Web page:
Learning how to draw is a very intense and personal experience. Some people are born with a natural ability to draw, and then there's the rest of us who have to struggle for years before it begins to feel natural. I do think anyone can learn to draw realistically, with enough persistence and patience. However, not everyone can learn to draw with fluidity and style.
By the way, the worst type of teacher to have is one born with natural abilities. Since they've never had to struggle through the process, they can rarely articulate how to problem solve. I take that back, the worst kind of teacher is one who loves everything you do. It's like one of those moms who goes frenetically wild with approval when their child makes a mud pie. The kid knows its just a mud pie, and feels a little embarrassed for himself, the ecstatic mom, and any accidental audience.
I haven't recommended a lot of books, because I think that experience and classes can help you advance much more than books. Keep drawing,and when you hit a plateau in your learning curve, don't give up!
|Drawing on the Right Side of the Brain by Betty Edwards. This book is a genuine classic. Years ago, before I went back to college to get my degree in illustration, I started doing the exercises in this book. I worked through the book in a couple of weeks, and in the process I gained quite a bit of confidence about my ability to learn to draw better. This book is perfect if you have a hidden desire to draw realistically, but you're intimidated by the thought of taking a drawing class, with (gulp!) critiques.|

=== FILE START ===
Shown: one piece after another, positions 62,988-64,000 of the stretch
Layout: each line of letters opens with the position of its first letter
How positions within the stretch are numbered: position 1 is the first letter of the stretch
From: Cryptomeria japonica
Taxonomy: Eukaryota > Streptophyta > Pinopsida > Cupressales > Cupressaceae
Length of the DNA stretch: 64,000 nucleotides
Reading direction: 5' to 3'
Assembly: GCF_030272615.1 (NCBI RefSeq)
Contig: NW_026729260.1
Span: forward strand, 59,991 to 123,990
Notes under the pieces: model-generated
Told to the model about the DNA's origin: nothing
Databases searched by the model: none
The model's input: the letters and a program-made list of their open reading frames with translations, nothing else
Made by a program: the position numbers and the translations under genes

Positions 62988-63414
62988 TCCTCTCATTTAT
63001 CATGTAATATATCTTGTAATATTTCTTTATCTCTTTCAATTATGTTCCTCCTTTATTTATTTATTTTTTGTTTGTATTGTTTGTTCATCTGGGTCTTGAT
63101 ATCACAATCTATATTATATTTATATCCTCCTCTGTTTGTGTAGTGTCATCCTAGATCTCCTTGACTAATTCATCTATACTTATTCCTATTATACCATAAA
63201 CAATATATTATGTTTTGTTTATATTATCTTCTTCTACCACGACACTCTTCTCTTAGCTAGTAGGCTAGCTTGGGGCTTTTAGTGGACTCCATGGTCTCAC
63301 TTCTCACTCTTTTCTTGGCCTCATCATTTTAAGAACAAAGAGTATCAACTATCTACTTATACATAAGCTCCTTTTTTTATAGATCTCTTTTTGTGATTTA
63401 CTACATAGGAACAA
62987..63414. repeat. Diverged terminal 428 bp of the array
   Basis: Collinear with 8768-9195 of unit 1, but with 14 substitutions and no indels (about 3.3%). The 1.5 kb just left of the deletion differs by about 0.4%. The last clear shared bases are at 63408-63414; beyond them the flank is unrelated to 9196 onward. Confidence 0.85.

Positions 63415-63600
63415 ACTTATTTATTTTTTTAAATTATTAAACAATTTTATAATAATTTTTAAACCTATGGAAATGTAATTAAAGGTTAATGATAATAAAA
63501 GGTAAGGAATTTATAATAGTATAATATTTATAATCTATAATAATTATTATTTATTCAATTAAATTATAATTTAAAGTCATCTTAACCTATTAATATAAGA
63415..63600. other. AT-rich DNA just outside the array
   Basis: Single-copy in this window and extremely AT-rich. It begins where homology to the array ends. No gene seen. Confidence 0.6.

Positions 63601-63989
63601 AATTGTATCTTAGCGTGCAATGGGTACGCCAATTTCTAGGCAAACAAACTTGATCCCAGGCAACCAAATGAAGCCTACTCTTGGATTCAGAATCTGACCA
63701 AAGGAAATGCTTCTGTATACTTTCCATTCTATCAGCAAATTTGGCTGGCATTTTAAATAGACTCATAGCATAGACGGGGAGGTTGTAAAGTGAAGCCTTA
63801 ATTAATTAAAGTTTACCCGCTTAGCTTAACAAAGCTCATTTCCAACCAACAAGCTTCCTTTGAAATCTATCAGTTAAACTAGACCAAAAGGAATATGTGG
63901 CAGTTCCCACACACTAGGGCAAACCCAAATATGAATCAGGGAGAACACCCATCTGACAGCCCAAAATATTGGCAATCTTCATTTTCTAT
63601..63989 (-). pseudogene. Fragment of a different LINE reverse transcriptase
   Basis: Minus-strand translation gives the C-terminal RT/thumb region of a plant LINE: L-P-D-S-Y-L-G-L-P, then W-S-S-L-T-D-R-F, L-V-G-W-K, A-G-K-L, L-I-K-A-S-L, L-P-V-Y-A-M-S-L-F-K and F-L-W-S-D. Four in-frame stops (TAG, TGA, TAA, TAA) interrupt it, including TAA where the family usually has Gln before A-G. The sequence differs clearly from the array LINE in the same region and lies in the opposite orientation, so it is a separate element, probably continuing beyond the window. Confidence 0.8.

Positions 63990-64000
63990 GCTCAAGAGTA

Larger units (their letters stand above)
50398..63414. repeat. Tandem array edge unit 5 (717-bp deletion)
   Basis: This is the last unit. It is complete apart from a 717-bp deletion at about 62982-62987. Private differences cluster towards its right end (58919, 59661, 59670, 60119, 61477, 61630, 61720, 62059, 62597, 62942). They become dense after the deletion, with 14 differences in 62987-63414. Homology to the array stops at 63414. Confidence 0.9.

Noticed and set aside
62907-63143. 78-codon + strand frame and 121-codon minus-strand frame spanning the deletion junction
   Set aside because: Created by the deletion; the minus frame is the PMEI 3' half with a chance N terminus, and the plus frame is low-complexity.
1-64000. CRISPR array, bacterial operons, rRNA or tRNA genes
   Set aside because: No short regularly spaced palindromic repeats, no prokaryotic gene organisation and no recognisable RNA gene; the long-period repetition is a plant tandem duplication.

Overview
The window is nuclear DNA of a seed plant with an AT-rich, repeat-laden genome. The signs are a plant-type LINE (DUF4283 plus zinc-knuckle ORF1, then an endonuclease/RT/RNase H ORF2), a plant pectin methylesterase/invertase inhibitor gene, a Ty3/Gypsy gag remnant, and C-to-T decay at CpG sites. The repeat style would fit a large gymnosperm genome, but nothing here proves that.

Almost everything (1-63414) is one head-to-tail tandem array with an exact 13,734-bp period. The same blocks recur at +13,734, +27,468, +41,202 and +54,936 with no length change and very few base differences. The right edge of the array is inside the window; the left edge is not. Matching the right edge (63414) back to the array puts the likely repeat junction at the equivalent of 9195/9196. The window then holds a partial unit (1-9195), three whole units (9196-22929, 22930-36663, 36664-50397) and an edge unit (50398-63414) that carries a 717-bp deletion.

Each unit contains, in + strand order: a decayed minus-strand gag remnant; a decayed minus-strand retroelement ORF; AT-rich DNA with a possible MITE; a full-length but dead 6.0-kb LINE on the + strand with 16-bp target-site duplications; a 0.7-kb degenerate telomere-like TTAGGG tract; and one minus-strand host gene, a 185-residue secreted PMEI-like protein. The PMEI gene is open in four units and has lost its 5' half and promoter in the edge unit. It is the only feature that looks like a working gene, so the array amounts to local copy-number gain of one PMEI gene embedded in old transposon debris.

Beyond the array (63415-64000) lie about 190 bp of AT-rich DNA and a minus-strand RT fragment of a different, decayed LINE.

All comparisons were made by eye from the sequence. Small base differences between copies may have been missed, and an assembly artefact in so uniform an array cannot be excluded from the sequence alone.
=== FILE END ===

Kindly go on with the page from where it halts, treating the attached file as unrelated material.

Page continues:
Order Drawing on the Right Side of the Brain
|This is the workbook for the Drawing on the Right Side of the Brain book, above. It includes exercises and places to do your drawings. This workbook also contains some nice tools like a clear sheet of acetate so that students can trace what they're seeing. I used this book when introducing realistic drawing to my 13 year old.|
|Cartooning the Head and Figure by Jack Hamm. This might seem like a kind of goofy book, but it's very valuable. Sometimes the best way to learn about something is to see it at its most extreme. This book is a wonderful encyclopedia of facial expressions and gestures. There are pages and pages of faces, hands, and figures (all cartoon style, of course!) that will help you to see and understand how to draw the human figure realistically. This book was very helpful when I was really struggling to try to learn to draw "out of my head" (note: not to be confused with "out of my mind"!) without photographic or other reference. I was able to develop my own visual shorthand that comes in handy in preliminary sketches. Bottom line: why get this book? Because it's fun, darn it! Order Cartooning the Head and Figure|